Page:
Luke Heath Milsom, Vladimír Pažitka, Isabelle Roland and Dariusz Wójcik
Exports of financial services decline with geographical distance at a rate comparable to that for international trade in goods (eg, Portes and Rey (2005)). This is surprising since there are no transportation costs involved. The consensus is that distance is a proxy for information frictions. We show how cross-border syndication can help overcome information barriers to trade in financial services. We zoom in on the equity underwriting industry where international syndicates reduce information asymmetry between issuers and investors located in different countries.
International linkages between financial institutions are a key feature of global financial market integration. Recent contributions have shed light on their positive effects on international trade in goods (Caballero et al (2018), Claessens and Van Horen (2021)). Surprisingly, little is known about the empirical impact of international linkages on international trade in financial services. We set out to fill this knowledge gap.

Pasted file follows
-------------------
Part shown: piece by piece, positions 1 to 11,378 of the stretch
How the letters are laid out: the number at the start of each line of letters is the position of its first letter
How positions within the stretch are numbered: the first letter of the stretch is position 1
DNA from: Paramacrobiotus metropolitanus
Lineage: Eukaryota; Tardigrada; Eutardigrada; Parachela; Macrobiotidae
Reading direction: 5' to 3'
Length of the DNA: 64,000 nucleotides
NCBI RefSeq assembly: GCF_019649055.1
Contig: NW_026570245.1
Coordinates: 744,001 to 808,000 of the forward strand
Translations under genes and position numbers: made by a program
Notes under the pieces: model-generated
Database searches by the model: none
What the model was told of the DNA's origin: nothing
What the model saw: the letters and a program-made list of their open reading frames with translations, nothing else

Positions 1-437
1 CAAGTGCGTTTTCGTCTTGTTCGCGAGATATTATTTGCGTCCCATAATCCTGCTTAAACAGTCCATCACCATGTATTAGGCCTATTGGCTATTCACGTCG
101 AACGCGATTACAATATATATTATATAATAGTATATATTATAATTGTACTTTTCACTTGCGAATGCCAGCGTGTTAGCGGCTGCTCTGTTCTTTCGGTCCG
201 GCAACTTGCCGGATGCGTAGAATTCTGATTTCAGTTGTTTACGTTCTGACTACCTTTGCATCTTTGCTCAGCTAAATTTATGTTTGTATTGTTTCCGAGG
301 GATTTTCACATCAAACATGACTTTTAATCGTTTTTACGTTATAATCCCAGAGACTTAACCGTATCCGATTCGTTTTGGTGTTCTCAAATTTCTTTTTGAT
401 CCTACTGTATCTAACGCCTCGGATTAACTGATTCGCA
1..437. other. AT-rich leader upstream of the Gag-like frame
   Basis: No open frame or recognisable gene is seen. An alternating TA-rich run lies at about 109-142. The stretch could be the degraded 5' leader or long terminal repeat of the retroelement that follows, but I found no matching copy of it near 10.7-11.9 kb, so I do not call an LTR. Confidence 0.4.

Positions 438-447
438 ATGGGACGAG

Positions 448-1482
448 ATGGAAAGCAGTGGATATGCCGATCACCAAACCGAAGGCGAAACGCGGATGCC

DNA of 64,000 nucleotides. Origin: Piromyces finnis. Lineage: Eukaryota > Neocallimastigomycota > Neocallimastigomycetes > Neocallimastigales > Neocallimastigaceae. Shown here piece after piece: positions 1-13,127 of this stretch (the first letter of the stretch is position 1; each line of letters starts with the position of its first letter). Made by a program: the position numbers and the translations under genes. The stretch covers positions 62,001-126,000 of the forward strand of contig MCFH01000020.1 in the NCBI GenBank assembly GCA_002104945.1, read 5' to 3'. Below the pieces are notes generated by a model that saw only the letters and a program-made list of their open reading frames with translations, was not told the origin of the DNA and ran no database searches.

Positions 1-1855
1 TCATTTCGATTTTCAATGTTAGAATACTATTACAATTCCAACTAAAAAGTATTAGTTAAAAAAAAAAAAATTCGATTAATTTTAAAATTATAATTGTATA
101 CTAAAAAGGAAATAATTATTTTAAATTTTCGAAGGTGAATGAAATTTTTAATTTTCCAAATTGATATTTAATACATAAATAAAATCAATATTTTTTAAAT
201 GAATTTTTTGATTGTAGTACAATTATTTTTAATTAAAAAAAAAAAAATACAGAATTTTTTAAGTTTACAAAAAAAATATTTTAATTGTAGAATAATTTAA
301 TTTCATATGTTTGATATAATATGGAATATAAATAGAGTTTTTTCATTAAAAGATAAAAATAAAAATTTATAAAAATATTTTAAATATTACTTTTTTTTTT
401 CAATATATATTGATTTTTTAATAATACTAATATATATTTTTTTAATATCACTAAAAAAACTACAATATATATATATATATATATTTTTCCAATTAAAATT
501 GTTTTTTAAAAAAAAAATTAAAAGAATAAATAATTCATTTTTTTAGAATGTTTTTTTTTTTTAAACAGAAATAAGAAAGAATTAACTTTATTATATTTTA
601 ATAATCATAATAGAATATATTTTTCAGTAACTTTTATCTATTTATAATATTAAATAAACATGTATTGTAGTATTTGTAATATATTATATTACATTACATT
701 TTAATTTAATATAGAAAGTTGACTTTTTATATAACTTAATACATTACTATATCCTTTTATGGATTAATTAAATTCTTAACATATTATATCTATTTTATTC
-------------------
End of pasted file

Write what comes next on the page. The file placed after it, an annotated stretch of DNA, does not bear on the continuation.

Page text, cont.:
Geographical patterns of international equity transactions are heavily influenced by information frictions, which represent barriers that investors face in accessing and interpreting price-relevant information, particularly soft information, about foreign issuers (Sarkissian and Schill (2004), Portes and Rey (2005)). Information frictions can, however, be mitigated by financial and reputational intermediaries, including venture capitalists, equity research analysts, accountants, auditors, law firms and securities underwriters among others (Dunbar (2000), Pollock et al (2004), Ljungqvist et al (2009), Jeon and Ligon (2011)). We focus on the role of equity securities underwriters’ networks, which play a crucial role in enabling firms to access global capital markets.